Bank of Ireland has opened a new front to ease the burden of expensive capital tied up on its mortgage portfolio, effectively purchasing insurance against â¬ 1.4 billion in high-risk homeowner and rental loans.
The bank said a group of anonymous investors assumed the credit risk for 265 million euros of potential losses on the portfolio at an initial cost of 12 million euros per year, decreasing over the lifetime of the transaction. The so-called credit risk transfer agreement has a lifespan of up to 15 years, but can be canceled after 9.5 years, according to a spokesperson, declining to name the investors.
The deal has the effect of reducing the average risk weight of its Irish mortgages to 22% of all mortgages, down from 26% at the end of June. The risk weight of a loan portfolio is a key determinant of the amount of expensive and rainy capital that a bank must hold against loans, in the event of an increase in defaults.
Irish banks are required to hold much higher capital levels against mortgages than the average European lender, a legacy of losses lenders suffered as a result of the property crash. This is part of the reason why the new average mortgage rates in Ireland, at 2.74% in August, according to the Central Bank, are more than double the European average.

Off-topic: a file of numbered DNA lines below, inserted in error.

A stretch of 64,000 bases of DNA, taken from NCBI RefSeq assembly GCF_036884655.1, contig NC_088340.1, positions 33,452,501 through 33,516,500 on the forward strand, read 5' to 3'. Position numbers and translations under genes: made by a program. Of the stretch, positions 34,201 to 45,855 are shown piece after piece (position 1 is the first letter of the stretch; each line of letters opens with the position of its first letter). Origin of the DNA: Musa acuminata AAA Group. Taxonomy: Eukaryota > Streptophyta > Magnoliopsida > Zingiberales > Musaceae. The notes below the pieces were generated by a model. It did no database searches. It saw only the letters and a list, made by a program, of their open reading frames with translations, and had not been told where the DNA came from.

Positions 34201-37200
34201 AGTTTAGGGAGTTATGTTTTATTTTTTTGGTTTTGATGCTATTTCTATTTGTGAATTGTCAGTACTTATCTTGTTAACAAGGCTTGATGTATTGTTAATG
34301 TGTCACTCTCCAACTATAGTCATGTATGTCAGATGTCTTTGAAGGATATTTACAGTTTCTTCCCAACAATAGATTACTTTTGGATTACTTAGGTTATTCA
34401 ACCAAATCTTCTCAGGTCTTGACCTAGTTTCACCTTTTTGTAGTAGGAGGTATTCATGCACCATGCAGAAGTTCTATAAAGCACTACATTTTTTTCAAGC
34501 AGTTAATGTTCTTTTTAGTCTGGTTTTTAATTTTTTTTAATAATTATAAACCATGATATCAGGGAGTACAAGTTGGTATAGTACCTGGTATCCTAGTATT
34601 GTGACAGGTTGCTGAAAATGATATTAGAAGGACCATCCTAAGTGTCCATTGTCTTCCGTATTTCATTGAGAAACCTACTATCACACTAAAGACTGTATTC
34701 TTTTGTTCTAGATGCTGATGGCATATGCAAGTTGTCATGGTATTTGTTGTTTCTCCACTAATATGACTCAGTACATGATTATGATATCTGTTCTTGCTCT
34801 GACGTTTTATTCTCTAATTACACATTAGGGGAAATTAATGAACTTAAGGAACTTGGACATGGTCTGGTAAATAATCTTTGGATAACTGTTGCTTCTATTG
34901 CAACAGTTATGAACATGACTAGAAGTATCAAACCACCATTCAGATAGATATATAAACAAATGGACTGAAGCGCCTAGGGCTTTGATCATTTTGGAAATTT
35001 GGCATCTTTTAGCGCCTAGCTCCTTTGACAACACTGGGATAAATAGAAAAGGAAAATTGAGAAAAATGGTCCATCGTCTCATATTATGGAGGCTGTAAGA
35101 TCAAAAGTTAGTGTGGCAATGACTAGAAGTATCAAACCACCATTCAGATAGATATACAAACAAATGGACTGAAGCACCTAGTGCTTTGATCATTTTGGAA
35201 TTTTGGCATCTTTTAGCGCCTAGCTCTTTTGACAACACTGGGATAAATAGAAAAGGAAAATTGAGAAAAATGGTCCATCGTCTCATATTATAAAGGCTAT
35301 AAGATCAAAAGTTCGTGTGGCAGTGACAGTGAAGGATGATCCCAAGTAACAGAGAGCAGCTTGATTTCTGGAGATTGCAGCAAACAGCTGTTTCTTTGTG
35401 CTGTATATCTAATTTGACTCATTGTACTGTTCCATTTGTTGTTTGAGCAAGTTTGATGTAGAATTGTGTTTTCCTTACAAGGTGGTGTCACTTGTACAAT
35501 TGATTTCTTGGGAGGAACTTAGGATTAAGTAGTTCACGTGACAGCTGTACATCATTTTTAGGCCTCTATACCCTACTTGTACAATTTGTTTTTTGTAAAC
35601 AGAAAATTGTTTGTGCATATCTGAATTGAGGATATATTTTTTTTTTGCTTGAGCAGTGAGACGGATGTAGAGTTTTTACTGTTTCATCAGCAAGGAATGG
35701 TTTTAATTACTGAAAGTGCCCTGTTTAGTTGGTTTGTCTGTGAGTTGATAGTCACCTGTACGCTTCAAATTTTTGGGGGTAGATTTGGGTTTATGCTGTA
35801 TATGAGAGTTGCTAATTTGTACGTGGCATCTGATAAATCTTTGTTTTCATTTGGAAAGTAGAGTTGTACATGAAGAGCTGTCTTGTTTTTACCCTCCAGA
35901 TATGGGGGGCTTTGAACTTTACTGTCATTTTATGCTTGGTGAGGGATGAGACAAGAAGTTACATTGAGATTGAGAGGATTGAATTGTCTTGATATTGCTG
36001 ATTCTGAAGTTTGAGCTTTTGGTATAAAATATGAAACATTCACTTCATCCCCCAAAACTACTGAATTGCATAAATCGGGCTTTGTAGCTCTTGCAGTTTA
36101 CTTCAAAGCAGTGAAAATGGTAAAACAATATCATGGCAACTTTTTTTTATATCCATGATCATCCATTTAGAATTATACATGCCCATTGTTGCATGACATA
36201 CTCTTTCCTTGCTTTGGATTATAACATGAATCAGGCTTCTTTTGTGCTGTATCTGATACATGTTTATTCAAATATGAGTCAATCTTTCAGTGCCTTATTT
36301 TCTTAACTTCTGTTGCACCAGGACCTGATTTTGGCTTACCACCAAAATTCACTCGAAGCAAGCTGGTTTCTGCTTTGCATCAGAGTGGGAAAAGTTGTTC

âThere is no customer impact of the transaction. No assets will be derecognized from the group’s balance sheet and the benchmark portfolio of credit assets and associated customer relationships will continue to be managed by the group, âthe bank said of the credit risk transfer agreement.
Loans from the portfolio were included because they attract higher risk weights as the majority of the portfolio has either been restructured previously, after experiencing difficulties, or rental mortgage products, according to the spokesperson.
The bank has completed three credit risk transfer transactions since 2016, covering Irish business loans, project finance loans and UK business acquisition finance and leverage exposures. However, this is the first time that it has carried out such a transaction involving real estate loans.
The bank said the latest deal would increase its Common Equity Tier 1 (CET1) ratio by 0.3 percentage points. The bank had a CET1 ratio of 14.1% at the end of June, well ahead of regulatory requirements.